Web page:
The Sherrington–Cushing connection: A bench to bedside collaboration at the dawn of the twentieth century

Research output: Contribution to journalArticle

Abstract

British physiologist Charles Sherrington (1857–1952) and American neurosurgeon Harvey Cushing (1869–1939) were seminal figures in the history of neuroscience. The two came from different worlds, one laboratory-based and the other largely clinical. Their scientific intersection, beginning in July 1901, provides a glimpse into a nascent form of “bench to bedside” collaboration, which carried with it the potential to extend the arm of neurophysiological experimentation from Sherrington’s laboratory to Cushing’s operatory. I reviewed extensive primary source materials archived at Yale University School of Medicine Library. Sherrington viewed Cushing’s bedside work as an opportunity, in humans, to extend his bench-side physiological observations on higher primates, at times almost directing Cushing in the clinic. Cushing would indeed take Sherrington’s observations on apes and extend them to his patients, and the work would eventually overturn the prevailing notion that the motor and sensory cortex were intermixed across the Rolandic fissure.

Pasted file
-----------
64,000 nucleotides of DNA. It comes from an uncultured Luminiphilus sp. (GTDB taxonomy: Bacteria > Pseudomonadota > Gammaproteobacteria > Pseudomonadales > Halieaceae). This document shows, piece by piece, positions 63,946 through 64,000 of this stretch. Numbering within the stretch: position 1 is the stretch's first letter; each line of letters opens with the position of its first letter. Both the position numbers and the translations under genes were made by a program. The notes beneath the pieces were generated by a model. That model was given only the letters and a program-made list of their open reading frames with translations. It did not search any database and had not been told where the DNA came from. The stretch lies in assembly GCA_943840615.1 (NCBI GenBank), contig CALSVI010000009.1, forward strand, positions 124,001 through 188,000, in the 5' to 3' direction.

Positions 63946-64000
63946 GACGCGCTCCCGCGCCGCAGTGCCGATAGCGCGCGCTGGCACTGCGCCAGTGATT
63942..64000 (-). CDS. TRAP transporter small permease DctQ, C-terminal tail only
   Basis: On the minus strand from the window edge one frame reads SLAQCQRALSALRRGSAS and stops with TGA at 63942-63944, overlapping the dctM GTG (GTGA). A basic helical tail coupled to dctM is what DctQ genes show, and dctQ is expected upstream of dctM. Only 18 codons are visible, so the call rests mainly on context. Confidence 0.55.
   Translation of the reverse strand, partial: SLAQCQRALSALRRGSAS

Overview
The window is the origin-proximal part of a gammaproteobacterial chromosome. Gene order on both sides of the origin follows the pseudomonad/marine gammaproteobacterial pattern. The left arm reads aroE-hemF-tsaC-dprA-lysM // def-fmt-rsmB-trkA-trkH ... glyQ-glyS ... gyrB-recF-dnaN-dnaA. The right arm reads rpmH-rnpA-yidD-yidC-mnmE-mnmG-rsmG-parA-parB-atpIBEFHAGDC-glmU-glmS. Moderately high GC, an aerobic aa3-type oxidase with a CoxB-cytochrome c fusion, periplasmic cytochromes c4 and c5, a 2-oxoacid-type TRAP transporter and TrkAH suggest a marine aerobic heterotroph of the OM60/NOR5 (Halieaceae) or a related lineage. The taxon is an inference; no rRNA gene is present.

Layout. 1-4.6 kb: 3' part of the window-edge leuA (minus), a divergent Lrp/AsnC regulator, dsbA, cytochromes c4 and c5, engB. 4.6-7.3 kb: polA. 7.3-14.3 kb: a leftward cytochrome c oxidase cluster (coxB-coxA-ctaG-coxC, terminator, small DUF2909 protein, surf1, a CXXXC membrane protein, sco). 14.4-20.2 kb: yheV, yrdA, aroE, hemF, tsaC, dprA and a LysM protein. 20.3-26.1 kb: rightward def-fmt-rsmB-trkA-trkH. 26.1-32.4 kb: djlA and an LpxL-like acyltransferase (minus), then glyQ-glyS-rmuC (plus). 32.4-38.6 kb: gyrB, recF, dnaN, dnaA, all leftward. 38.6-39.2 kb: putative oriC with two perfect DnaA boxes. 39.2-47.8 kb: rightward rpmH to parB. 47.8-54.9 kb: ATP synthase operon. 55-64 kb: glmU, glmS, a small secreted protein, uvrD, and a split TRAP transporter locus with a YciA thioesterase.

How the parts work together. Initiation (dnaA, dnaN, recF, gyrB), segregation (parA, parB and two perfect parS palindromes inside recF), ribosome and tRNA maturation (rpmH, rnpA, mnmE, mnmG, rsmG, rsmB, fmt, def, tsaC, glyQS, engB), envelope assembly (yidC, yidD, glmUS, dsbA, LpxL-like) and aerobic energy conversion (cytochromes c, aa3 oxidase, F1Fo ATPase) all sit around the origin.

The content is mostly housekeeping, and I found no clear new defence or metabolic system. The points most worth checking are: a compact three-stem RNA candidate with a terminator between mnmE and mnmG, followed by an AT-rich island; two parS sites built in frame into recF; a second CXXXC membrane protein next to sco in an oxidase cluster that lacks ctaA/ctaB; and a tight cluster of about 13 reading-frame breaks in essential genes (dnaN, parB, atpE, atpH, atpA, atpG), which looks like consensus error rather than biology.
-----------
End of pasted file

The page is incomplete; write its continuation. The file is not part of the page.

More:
Original languageEnglish (US)
Pages (from-to)203-220
Number of pages18
JournalJournal of the History of the Neurosciences
Volume29
Issue number2
DOIs
StatePublished - Apr 2 2020
Externally publishedYes

Keywords

  • Charles Sherrington
  • Harvey Cushing
  • history of neurology
  • translational research
  • twentieth century

ASJC Scopus subject areas

  • Neuroscience(all)
  • Clinical Neurology
  • History and Philosophy of Science

Fingerprint Dive into the research topics of 'The Sherrington–Cushing connection: A bench to bedside collaboration at the dawn of the twentieth century'. Together they form a unique fingerprint.

  • Cite this